As for Godzilla himself, this is something of a mixed bag. We get an unusual amount of lip action from Godzilla here, and I don't mean between him and Mothra like in your fan fictions, you pervert. I mean he snarls a lot, showing off some especially long and pointed teeth. The close ups can be a little stiff, and from the side Godzilla has a strangely shaped head, but overall these shots are very effective. You can really feel Godzilla's rage coming through.

Unfortunately, these shots of the 'cybot Godzilla,' a 16-foot (!) robot built for the movie, don't match the suit Godzilla at all. The suit used in this movie feels very stiff, especially in the face. Godzilla's eyes have a dumb zombie look to them, and he looks too chunky overall, like they had a design that they meant to refine and just never got around to it. It's not a bad look per se, but it feels too generic and lacks detail. It's the suit's stiffness and lack of emotive ability that makes it a big disappointment in a movie that strives for a realistic tone. It just always looks like a suit.

He looks like a chubby dope.

There are a few shots where we see more of the cybot Godzilla from about the waist up. The shots right after the Super-X uses the cadmium don't look bad because Godzilla is barely moving, but there is one shot in particular when the jets are shooting him that looks ridiculous, with the cybot's arms jerking up and down. It makes me think of the giant robot Kong they built for the 1976 King Kong and ended up using only briefly because it looked like shit. At least the close ups look pretty good.

Ken Tanaka (Goro) with the cybot Godzilla

The cybot was gigantic, but they still built a life-sized Godzilla foot too. The shots of the foot almost never look good. It's just too hard to work with something that big. If they just dropped it they'd probably damage it, so every time he steps it looks like he's trying to be gentle and not hurt anyone. Either that, or the foot will kind of hover as it knocks into cars or buildings. It was a cool idea, but it didn't really work out.

His beam is a little disappointing too. There's not much detail to it, it's just matted-in blue. And it curves the way it does in some of the older movies, like Destroy All Monsters, which I never understood.

The human actors do a good job overall, especially Ken Tanaka as Goro. In particular, the scene where Okumura arrives in the helicopter when the others are trapped in the building and they pull Hayashida out all feels very genuine. And I appreciate that they didn't try to push a romance between Naoko and Goro. The problem is that most of them aren't given a lot to do. By the end of the movie, you don't really care what's happening to the characters, you just want to see what happens to Godzilla.

Going back to the effects, the Super-X is a very simple design that works because it feels practical. The same goes for the mobile lasers they use to direct Godzilla, even if the optical effect of the lasers themselves isn't great. For that matter, none of the optical effects are all that good, including the lightning, the red sky and Godzilla's ray. They don't look terrible, but there's not much detail to any of them, and they end up feeling cheap.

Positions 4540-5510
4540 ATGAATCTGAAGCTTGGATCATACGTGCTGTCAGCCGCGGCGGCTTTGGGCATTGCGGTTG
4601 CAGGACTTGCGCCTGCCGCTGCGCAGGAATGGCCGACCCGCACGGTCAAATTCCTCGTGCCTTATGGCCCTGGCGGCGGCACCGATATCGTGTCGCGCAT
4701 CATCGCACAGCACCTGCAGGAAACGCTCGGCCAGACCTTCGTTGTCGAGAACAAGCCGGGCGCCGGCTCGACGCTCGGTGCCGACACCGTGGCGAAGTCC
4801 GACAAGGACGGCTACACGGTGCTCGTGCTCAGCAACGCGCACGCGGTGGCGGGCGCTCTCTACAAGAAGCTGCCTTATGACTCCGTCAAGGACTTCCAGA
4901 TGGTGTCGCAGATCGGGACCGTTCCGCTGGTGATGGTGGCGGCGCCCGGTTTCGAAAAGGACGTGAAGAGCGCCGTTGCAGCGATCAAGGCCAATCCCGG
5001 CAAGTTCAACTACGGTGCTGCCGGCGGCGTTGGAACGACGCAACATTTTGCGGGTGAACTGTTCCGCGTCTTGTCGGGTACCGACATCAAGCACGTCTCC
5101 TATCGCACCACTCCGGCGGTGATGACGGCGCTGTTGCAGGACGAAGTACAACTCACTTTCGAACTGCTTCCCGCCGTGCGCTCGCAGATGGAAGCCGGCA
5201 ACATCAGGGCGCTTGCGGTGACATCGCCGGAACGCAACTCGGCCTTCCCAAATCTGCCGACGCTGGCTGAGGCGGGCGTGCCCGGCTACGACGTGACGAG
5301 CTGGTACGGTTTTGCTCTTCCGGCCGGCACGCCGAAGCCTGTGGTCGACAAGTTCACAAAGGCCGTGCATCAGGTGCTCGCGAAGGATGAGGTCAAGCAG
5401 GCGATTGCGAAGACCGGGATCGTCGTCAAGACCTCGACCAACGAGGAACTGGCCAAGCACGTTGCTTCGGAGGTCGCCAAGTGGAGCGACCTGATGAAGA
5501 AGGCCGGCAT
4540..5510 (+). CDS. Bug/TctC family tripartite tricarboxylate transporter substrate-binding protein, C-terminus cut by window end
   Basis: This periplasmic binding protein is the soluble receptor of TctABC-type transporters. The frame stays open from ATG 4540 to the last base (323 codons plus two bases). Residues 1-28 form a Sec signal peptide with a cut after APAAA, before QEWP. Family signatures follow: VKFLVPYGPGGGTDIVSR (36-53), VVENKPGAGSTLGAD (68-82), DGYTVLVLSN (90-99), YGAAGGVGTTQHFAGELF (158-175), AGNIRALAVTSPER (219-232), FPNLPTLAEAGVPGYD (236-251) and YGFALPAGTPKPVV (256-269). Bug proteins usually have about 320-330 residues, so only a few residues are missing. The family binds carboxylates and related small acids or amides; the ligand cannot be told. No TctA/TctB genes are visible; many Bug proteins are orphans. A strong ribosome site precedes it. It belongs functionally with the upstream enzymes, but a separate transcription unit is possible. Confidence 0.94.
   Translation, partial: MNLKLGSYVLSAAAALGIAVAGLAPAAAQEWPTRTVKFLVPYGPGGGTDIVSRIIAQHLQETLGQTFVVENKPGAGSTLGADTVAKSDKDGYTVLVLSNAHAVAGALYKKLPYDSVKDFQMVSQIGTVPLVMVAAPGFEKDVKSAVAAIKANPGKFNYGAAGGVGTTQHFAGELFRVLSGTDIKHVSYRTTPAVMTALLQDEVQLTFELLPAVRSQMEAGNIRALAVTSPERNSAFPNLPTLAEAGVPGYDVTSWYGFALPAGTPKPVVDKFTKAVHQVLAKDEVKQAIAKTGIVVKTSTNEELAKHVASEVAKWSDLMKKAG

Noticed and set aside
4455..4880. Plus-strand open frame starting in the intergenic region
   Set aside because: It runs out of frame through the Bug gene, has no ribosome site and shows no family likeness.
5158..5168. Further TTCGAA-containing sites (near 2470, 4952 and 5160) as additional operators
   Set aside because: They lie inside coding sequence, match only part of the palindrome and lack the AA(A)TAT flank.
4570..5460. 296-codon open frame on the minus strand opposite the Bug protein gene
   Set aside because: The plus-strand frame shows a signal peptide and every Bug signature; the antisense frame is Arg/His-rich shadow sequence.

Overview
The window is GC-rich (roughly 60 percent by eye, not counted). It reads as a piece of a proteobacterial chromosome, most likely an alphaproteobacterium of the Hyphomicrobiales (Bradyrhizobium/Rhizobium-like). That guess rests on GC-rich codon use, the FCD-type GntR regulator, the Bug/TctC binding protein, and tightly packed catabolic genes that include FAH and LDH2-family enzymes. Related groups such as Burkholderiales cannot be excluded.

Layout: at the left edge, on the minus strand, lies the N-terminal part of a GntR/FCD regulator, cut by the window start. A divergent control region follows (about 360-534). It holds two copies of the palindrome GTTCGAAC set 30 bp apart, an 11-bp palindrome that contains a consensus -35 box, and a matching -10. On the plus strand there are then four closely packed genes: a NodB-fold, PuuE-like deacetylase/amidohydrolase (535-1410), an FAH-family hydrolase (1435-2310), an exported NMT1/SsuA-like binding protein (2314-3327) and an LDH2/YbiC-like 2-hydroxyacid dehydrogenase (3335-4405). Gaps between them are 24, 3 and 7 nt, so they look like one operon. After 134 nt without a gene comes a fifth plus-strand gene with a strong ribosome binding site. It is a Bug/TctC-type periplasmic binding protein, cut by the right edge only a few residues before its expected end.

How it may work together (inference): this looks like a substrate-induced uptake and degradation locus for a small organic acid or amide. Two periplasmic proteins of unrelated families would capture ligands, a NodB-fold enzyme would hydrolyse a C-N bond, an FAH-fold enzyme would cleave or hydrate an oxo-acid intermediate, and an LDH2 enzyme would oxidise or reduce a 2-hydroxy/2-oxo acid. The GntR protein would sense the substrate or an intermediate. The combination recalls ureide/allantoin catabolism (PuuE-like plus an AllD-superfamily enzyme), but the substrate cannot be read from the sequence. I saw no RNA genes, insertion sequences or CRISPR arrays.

Some of the miniatures, like the laser cannons, sometimes don't fare super well just because of how the camera is used, but generally things don't stick out as looking fake. In particular, the buildings feel much more like real buildings here than they usually do.

As I mentioned, the Shockirus doesn't quite work, but the idea behind it is great. It also calls back to the trilobite discovered in one of Godzilla's footprints in the original movie. Unfortunately, they never come up again in any of the later movies (Cloverfield had it's own take on parasites living on a larger monster though).

Akira Ifukube's classic Godzilla music is nowhere to be found here, but Reijiro Koroku's score is a good fit. It feels much more like a horror movie score than anything we've heard in a Godzilla movie up to this point, and helps to separate this movie from the increasingly child-oriented sequels of the '60s and '70s. It's also much more orchestral than typical scores for kaiju movies and can be very moving when it needs to be.

Overall, an interesting movie that unfortunately somewhat drops the ball where Godzilla himself is concerned, but still rises above the majority by choosing a serious tone and sticking to it. Along with its follow up, Godzilla vs. Biollante, this movie handles Godzilla in a far more realistic way than we are used to, and largely pulls it off.

This movie was brought to U.S. theaters as Godzilla 1985, but of course it wasn't quite the same movie. The entire thing was chopped up and reedited, and new scenes were inserted, with Raymond Burr reprising his role as reporter Steve Martin from the American version of the original movie. Those scenes are terribly written and often terribly acted, adding a level of unintentional humor. Characters will say things that make no sense and, unlike the clever reediting of the original, none of the characters end up having anything to do with what happens in the Japanese version. I do like that Martin talks even more about Godzilla being a force of nature though. He is utterly convinced that there is nothing we can do to stop Godzilla, but doesn't actually offer any beneficial information. The fact that a Dr. Pepper machine seems to stand at every corner of the Pentagon is also worth mentioning.

Unfortunately, the Japanese version of The Return of Godzilla was never released stateside, and even the American version isn't on DVD, so you might have to go out of your way for it, but if you're looking for a serious approach to a Godzilla movie, I recommend checking this one out. (UPDATE: The Return of Godzilla is being released on DVD and Blu-ray September 2016 .)